As an Associate Professor in the Department of Language & Culture, Faculty of Liberal Arts at Tohoku Gakuin University, I am in the fortunate position to teach a variety of classes focused on both language and cultural topics. As for language courses, I regularly teach Conversational English, Business English and English Writing. And on the cultural side, I am currently overseeing Cross-Cultural Communication, Foundations of Language and Culture, Japanese Culture, a third-year folklore seminar and advisement for fourth year students working on their graduation thesis (Interdisciplinary Studies for Graduation).
Cross-Cultural Communication (異文化コミュニケーション). This is a lecture course which compels students to reflect on how they view the world around them and question their own cultural beliefs and perceptions. Students learn about the field of anthropology: its history, theories, and research methods. But different from an ordinary lecture class students are tasked to put the knowledge they glean from lectures into action by performing “fieldwork” in the form of practical exercises. These exercises allow students to hone their own anthropological skills. The course is conducted in English with supplemental explanations in Japanese.
Foundations of Language and Culture (文化基礎論). The theme of this lecture class changes from year to year as does the language of instruction. Presently, I alternate between a course on Rites of Passage, which is presented in English, and a course on Japanese Religious Material Culture, which is taught in Japanese.
Japanese Culture (日本文化論). The current theme of this lecture course is Illness in Japan. I talk about the history of illness (sickness) in Japan from a cultural perspective. Beginning with a look at what it means to be “healthy,” we question the idea that being “healthy” is perhaps not as normal as it seems. As no one can escape illness completely, illness is more the rule than the exception. Unlike being “healthy,” illness is a fact of life. The course lectures are presented in Japanese.
3rd Year Seminar (言語文化学演習). The seminar for third-year students centers on the study of folklore. We ask “What is folklore?” In this seminar which is primarily conducted in English, students read through an introductory English language book written about the study of folklore (Lynne S. Mcneill, “Folklore Rules: A Fun, Quick, and Useful Introduction to the Field of Academic Folklore Studies”, Utah State University Press). As we progress through the year, we engage in various activities in which we gather and share folklore from our daily lives. We also supplement our study by reading a textbook introducing Japanese folklore studies written in Japanese.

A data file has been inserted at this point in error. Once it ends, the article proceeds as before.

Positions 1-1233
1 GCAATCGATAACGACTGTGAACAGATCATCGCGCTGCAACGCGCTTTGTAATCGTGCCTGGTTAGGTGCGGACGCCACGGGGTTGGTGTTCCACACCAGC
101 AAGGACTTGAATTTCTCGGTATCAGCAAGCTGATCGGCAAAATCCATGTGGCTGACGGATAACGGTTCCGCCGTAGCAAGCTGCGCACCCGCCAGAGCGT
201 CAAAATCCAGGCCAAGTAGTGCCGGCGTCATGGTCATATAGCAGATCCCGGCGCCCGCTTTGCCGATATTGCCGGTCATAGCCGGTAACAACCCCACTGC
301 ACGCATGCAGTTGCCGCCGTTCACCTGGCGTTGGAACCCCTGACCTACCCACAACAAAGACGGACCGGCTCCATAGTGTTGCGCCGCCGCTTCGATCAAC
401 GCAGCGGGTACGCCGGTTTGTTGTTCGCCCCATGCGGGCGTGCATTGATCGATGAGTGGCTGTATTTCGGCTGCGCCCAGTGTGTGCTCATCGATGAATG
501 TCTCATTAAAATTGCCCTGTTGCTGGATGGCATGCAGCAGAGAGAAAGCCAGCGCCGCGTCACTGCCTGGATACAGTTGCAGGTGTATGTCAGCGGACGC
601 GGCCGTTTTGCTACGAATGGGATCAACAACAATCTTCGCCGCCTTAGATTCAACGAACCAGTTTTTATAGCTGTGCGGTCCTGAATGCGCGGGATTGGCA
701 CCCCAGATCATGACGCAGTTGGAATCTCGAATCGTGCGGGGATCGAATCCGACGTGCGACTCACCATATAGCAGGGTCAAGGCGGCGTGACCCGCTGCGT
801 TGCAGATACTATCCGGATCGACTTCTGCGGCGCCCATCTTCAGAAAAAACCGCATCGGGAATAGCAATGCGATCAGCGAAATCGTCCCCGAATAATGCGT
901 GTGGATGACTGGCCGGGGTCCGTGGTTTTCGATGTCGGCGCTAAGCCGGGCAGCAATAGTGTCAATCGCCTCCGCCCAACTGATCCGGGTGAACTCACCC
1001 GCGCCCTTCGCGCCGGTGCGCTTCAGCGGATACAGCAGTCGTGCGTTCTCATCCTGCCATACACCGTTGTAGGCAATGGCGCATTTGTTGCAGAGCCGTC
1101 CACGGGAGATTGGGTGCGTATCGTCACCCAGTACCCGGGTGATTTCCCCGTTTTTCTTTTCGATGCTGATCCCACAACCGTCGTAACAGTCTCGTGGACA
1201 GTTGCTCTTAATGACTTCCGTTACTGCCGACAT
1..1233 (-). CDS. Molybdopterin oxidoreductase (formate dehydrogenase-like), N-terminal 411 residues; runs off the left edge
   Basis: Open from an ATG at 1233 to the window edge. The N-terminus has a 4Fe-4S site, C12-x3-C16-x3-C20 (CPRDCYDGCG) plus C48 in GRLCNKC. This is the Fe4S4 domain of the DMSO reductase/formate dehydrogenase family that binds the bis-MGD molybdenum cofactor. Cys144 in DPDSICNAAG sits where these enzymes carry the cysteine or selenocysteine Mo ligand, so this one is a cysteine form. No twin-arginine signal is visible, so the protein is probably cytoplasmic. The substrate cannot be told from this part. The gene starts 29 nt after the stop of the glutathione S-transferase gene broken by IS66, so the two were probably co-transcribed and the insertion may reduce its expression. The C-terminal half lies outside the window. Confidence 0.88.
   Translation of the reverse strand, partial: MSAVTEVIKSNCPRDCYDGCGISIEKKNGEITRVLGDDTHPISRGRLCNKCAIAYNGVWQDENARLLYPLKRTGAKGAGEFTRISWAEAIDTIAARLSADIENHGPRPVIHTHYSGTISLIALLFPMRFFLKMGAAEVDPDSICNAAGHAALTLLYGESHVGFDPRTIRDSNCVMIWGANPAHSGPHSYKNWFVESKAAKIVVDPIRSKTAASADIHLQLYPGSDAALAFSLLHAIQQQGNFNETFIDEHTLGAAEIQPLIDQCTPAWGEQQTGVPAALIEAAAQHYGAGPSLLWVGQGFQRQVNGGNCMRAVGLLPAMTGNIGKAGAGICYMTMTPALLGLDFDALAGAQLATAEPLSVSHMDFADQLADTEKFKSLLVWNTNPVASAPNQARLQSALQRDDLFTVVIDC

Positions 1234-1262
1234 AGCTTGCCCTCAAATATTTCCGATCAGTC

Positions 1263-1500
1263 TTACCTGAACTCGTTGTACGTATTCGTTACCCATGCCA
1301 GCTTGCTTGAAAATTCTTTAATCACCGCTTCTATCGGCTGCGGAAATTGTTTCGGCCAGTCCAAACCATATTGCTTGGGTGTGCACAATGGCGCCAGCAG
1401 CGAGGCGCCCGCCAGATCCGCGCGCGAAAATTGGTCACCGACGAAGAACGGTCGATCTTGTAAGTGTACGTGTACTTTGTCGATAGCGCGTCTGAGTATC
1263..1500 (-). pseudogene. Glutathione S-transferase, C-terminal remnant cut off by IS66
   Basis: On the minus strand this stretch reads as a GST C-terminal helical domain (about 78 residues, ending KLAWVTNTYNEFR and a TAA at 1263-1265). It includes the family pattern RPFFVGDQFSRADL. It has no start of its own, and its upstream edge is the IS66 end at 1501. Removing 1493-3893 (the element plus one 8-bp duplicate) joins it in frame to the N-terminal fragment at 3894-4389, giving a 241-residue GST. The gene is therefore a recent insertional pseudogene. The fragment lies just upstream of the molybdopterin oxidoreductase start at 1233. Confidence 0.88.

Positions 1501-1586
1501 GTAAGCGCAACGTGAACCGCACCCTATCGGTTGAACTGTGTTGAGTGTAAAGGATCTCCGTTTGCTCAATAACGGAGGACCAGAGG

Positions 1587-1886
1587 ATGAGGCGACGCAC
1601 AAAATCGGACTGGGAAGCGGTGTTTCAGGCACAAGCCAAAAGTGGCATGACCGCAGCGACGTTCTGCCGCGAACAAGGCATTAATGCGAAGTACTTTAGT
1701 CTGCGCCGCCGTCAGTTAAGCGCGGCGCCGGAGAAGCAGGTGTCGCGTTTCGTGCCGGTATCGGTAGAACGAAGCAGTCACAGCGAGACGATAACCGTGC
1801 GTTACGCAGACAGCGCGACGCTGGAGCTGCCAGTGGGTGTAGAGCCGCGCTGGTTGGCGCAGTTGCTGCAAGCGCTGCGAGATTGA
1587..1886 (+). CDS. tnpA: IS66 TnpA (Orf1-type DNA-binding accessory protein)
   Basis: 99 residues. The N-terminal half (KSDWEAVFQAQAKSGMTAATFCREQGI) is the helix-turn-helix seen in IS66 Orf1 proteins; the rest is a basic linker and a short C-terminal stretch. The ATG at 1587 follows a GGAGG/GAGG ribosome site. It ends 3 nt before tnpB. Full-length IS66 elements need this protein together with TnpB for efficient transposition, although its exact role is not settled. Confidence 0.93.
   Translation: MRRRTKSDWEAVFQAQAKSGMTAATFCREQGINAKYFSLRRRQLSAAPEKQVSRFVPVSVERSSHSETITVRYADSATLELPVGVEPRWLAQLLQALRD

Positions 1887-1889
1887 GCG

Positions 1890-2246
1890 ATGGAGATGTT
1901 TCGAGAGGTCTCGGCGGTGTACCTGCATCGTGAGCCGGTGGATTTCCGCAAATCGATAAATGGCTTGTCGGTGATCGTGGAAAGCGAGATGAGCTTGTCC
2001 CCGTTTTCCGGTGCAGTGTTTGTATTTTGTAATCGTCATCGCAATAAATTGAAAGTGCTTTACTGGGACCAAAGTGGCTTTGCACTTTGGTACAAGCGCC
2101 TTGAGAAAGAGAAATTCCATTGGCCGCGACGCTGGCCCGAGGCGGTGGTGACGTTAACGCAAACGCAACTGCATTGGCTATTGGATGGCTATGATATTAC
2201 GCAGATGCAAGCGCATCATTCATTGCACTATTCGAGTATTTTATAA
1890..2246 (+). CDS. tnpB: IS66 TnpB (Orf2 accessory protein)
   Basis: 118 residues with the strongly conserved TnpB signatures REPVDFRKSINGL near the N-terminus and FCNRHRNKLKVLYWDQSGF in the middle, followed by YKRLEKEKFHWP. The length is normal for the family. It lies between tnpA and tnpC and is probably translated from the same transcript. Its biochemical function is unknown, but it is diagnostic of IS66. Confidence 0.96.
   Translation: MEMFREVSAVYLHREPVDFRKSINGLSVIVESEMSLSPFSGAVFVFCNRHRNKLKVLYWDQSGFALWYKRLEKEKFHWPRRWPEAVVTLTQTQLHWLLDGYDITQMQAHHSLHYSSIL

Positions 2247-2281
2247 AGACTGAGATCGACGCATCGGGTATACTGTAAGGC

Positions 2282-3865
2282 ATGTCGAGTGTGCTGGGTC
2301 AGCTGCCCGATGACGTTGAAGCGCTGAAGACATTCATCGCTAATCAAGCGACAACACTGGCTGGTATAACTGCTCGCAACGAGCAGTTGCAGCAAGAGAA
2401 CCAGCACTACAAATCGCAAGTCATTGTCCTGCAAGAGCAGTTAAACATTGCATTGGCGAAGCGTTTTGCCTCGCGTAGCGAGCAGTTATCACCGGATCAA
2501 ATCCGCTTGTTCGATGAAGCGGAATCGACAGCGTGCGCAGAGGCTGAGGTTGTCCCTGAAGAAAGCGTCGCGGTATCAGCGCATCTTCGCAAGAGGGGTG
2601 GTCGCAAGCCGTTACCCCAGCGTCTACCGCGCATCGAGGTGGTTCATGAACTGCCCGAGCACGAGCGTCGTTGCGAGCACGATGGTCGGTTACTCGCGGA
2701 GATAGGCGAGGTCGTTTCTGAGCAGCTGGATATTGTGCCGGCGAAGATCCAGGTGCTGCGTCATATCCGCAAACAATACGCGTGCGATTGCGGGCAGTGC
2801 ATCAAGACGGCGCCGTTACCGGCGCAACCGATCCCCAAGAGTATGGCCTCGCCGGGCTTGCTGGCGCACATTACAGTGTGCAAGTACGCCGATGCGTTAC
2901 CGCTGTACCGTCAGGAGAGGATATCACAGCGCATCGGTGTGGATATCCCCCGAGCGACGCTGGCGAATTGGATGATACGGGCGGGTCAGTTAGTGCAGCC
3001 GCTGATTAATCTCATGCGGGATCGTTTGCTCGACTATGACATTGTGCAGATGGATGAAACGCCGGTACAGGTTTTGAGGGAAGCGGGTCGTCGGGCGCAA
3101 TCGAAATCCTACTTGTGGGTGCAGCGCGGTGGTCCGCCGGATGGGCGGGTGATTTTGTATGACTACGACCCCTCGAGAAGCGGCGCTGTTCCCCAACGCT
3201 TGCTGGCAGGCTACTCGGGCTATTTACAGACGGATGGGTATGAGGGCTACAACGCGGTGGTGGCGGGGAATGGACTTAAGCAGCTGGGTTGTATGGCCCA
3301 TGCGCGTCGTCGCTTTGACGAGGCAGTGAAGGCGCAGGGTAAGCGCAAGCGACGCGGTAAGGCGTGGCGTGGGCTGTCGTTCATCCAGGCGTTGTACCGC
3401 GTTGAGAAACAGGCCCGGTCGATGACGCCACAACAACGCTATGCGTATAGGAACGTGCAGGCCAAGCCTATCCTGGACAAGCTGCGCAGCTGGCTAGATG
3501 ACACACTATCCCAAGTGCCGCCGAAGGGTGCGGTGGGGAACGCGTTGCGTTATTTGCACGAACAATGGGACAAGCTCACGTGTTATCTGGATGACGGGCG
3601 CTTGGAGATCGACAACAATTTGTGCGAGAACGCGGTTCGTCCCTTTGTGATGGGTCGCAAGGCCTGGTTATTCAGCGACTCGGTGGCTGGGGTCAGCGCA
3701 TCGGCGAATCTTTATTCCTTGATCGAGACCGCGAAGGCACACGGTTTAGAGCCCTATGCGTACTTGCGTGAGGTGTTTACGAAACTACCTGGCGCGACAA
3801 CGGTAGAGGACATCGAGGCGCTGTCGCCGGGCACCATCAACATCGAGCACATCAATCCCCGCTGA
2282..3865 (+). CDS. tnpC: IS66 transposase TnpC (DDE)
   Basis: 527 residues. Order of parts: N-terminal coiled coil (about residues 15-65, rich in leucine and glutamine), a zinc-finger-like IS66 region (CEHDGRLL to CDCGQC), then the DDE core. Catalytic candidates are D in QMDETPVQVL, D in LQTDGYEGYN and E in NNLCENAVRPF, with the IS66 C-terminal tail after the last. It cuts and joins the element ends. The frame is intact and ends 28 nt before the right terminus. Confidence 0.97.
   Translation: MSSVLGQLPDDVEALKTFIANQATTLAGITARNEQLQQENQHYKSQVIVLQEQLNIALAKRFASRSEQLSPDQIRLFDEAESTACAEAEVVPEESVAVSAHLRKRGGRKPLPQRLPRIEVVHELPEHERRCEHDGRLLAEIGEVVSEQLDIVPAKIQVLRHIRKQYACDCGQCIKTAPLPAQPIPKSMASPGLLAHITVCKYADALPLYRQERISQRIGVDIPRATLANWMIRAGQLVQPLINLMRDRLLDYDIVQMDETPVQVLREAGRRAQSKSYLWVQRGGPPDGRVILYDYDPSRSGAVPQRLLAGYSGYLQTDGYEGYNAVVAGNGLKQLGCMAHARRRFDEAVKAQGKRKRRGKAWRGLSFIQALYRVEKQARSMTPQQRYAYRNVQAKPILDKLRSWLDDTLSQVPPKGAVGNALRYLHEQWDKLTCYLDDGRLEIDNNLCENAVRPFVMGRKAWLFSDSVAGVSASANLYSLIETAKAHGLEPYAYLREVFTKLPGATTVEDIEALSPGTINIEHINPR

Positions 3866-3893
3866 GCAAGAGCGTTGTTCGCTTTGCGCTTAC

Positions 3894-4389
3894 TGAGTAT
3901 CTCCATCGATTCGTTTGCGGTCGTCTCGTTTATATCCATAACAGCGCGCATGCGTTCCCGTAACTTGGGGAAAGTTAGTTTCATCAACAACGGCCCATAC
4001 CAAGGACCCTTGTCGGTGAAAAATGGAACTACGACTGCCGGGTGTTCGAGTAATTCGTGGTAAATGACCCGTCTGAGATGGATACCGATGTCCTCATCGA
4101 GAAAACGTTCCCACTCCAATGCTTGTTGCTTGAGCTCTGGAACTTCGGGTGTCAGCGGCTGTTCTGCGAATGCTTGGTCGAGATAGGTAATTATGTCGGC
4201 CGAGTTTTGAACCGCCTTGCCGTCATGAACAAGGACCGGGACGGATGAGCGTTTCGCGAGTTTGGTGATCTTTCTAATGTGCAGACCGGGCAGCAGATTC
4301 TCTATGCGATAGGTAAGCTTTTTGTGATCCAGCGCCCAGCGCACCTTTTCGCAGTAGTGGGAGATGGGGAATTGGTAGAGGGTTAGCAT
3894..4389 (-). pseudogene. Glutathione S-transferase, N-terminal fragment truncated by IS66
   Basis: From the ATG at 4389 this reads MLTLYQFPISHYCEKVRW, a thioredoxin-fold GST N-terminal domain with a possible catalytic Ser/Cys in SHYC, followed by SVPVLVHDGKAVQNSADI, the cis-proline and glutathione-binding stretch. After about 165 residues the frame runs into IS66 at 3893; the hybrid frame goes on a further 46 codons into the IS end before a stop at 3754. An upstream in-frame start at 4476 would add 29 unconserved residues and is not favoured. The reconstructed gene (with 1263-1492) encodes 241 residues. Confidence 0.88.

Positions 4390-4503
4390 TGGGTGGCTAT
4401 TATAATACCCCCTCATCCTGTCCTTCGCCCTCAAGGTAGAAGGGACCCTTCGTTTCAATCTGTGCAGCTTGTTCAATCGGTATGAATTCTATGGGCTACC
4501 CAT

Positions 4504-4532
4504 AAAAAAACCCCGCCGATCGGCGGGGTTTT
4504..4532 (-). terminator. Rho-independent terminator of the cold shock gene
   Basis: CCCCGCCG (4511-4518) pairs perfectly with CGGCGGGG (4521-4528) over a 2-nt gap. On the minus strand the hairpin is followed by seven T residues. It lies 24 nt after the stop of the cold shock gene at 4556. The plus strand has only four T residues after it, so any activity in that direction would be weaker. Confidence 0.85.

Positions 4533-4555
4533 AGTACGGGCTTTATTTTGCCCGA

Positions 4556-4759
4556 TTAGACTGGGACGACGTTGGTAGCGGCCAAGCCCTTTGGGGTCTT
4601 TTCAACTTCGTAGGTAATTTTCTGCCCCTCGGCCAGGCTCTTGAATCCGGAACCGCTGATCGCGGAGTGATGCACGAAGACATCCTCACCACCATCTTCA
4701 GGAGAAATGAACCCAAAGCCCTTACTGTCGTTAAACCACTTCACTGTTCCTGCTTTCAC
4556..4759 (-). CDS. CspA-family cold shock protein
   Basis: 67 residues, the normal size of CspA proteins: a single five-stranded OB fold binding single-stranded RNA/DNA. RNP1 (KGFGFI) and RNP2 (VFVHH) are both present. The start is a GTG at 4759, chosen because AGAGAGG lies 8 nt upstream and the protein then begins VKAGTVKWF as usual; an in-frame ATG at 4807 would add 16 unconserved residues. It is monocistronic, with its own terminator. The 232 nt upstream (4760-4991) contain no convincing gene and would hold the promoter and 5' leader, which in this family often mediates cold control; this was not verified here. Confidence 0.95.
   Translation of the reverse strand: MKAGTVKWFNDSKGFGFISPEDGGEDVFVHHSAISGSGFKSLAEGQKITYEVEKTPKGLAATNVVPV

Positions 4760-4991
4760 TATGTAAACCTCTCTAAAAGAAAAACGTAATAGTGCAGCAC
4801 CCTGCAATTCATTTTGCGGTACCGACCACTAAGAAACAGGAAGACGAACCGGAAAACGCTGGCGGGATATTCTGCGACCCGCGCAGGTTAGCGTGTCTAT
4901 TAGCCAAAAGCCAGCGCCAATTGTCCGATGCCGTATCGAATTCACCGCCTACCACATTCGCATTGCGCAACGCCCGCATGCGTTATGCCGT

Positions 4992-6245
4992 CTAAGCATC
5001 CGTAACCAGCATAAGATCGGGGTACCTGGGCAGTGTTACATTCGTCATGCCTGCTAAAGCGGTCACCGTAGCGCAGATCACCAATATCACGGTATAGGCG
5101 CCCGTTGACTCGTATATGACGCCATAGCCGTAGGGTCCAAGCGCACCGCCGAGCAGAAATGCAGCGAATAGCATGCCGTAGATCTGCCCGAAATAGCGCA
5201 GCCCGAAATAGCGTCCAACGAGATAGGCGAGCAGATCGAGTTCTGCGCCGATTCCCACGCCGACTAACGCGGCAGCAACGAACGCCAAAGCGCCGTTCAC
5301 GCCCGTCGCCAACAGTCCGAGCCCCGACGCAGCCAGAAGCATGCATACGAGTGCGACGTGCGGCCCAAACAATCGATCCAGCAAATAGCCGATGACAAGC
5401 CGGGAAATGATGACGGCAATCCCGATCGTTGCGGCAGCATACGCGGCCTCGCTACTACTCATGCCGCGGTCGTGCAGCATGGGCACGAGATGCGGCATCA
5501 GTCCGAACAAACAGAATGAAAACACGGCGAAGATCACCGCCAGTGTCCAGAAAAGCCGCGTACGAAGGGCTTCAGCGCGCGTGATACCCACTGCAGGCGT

Reading of Original Texts (原典購読). The subtitle for this class is Japanese Folklore Literacy (日本民俗学リテラシー). In this seminar-style class we are reading through a Japanese language text significant to the study of Japanese folklore. This year’s text is Prof. Tsunemitsu Tōru’s 『うわさと俗信―民俗学の手帖から―』 (Uwasa to zokushin ―Minzokugaku no techō―)[Gossip and Folk Knowledge: A Folklore Studies Notebook]. Additionally, students are presented with various in-class and out-of-class tasks to further illustrate the significance of the folklore that we read about.
English Theme Writing. In this class students will study the writing process. Students will learn to write in the same way as students in English-speaking university classes. First, we begin by learning how to choose a topic, gather ideas, and then edit those ideas. Then we will focus on the “paragraph,” learning its parts and uses, and how to construct it effectively. Our goal is to improve our ability to write in English.
Interdisciplinary Studies for Graduation (総合研究（卒業課題）). The graduation thesis is the culmination of four years of study. It represents the student’s ability to think critically. And importantly, it signifies a student’s will to persevere (gambaru). I advise fourth-year students in researching and writing their graduation thesis. A requirement for the students that I advise is that they must conduct “fieldwork.” Students perform interviews, conduct questionnaire surveys, and observe groups or individuals in order to better understand a cultural activity or phenomenon which captivates their interest. Often students begin with a simply question of Why? or How?